Questions from Readers July 3

Question:

I need some suggestions for plant in rather deep shade. I’ve tried camellias, impatiens, azaleas and a few others, but they haven’t done very well.

Lauren, Huntington Beach

Answer: 

If you have deep shade you will need to be very selective. A few plants to consider are fatsia, aucuba, mahonia, osmanthus, clivia, ligularia, pachysandra and several ferns, such as giant chain fern, sword fern and holly fern. A woodland effect with some of these blended to contrast their foliage patterns and growth habits can be quite soothing and beautiful. If the area is warm enough in the winter you can add some indoor plants for a splash of color, such as spathiphyllum (peace lily), variegated pothos and various brightly colored crotons.

Save

Save

Save


Plant Care Reminders

Blue Bunny Hydrangea monthly plant care
Shrubs Proven Winners

Hydrangea - Blue Bunny (Hydrangea involucrata 'Wim Rutten' ) - Monthly Plant Care Calendar

You can have these monthly Plant Care Reminders sent directly to you each month!
Pot Marigold Mohtly Plant Care
Herbs Coastal Sage Gardening

Marigold - Pot (Calendula officinalis) - Monthly Plant Care Reminders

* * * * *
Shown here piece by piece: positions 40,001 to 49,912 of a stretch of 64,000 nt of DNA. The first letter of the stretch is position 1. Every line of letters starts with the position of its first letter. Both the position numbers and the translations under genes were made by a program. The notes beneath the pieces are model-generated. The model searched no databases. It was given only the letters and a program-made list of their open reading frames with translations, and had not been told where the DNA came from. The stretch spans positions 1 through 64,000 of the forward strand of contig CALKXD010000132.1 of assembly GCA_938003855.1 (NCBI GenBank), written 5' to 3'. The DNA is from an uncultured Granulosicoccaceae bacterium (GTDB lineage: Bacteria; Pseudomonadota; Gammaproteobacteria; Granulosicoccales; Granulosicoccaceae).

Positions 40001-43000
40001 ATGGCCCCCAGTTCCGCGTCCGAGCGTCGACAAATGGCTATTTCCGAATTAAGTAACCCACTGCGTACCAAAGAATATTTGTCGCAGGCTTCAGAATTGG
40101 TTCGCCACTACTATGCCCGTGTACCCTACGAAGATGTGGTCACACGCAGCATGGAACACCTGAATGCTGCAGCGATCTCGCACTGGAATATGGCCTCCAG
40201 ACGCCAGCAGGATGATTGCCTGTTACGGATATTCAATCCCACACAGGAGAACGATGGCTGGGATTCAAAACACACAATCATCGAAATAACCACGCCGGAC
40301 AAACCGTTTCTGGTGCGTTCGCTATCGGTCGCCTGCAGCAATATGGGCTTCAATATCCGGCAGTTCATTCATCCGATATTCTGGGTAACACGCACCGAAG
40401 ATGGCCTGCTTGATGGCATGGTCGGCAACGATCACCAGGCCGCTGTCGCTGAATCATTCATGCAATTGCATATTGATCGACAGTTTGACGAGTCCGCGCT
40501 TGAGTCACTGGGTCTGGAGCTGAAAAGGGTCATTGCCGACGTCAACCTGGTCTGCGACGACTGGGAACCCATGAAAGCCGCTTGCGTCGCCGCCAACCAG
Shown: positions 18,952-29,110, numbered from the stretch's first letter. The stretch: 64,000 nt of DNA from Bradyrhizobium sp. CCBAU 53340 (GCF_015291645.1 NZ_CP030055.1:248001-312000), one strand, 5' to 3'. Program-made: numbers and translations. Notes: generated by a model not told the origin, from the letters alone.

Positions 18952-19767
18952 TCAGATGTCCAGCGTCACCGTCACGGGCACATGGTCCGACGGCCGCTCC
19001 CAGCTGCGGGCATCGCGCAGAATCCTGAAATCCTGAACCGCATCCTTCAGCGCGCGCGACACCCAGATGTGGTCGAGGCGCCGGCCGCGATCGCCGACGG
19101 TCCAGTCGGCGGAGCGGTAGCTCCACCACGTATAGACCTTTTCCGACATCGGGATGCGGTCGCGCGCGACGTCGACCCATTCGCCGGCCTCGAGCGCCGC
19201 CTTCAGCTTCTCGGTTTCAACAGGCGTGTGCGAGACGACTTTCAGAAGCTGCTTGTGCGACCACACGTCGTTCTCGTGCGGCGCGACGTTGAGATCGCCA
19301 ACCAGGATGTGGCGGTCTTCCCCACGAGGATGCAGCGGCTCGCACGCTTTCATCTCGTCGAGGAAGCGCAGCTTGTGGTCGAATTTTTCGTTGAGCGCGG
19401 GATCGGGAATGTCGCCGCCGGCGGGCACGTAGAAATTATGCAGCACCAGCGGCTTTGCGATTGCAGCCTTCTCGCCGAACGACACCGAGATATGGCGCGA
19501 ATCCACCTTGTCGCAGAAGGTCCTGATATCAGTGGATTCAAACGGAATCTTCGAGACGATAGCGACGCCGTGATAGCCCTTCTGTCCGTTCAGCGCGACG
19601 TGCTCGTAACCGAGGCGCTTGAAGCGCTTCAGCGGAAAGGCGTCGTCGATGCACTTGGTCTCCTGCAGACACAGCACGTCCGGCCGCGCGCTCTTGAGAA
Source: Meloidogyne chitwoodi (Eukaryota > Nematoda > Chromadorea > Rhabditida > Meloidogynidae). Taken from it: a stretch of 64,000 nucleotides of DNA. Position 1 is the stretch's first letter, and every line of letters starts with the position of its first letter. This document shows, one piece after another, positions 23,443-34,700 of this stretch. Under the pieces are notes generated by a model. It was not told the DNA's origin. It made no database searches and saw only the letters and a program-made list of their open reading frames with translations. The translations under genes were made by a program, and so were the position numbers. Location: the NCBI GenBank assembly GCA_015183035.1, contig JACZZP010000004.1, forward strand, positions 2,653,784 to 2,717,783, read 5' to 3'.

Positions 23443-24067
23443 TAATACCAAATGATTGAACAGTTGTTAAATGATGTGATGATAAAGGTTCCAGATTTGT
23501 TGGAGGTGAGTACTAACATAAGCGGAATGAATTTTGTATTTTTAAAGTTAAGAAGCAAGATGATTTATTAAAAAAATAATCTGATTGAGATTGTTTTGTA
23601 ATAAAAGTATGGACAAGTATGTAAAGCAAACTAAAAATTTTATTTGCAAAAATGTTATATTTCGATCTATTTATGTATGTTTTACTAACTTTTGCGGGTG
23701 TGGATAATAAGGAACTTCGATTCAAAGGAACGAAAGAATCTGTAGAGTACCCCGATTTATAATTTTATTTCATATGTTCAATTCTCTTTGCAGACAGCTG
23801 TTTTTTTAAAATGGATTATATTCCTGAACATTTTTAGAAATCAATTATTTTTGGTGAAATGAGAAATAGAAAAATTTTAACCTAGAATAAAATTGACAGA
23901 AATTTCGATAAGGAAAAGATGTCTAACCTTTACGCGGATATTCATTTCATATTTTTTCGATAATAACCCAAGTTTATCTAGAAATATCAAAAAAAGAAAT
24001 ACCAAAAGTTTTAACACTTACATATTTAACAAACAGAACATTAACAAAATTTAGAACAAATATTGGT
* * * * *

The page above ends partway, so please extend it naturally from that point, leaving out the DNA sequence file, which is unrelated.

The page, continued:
You can have these monthly Plant Care Reminders sent directly to you each month!

Hosta la Vista - Baby

24754 Sandie Parrott
Hosta Care
Everyone knows about Hosta, don’t they? Did you know some varieties grow in sun?

Rose (Rosa hybrid) - Monthly Plant Care…

5549 Steve Brigham
Rose Monthly Plant Care
You can have these monthly Plant Care Reminders sent directly to you each month!

Cauliflower (Brassica oleracea Botrytis…

1218 San Diego Seed Company
Cauliflower Plant Care
You can have these monthly Plant Care Reminders sent directly to you each month!

Gardening Articles

Zuchini Blossom
Seasonal Gardening Kate Copsey

The Southern Vegetable Garden in Summer

Summer is synonymous with fresh tomatoes, sweet corn and watermelon.
Slime Mold

Oh My -- There's a Hideous Blob in my Garden

If you are reading this while feasting on a scrambled egg breakfast, you may want to turn the page now and come back to the article a little later in the day. Make that a lot later.

APLD International Landscape Design Merit Award Winner: Geneviѐve Joёlle Villamizar

2614
Genny's Garden Makeover
Association of Professional Landscape Designers Announces: Annual International Landscape…

Fall blooming Bulbs

4706
Gladiolas Blooming
Continue the parade of color once daffodils, tulips, crocuses and hyacinths have put on…

Plant a Garden for the Seasons

3479
Seasons in the Garden
One of the greatest joys that a garden has to offer is as a reminder of seasonal change.

Plant Recommendations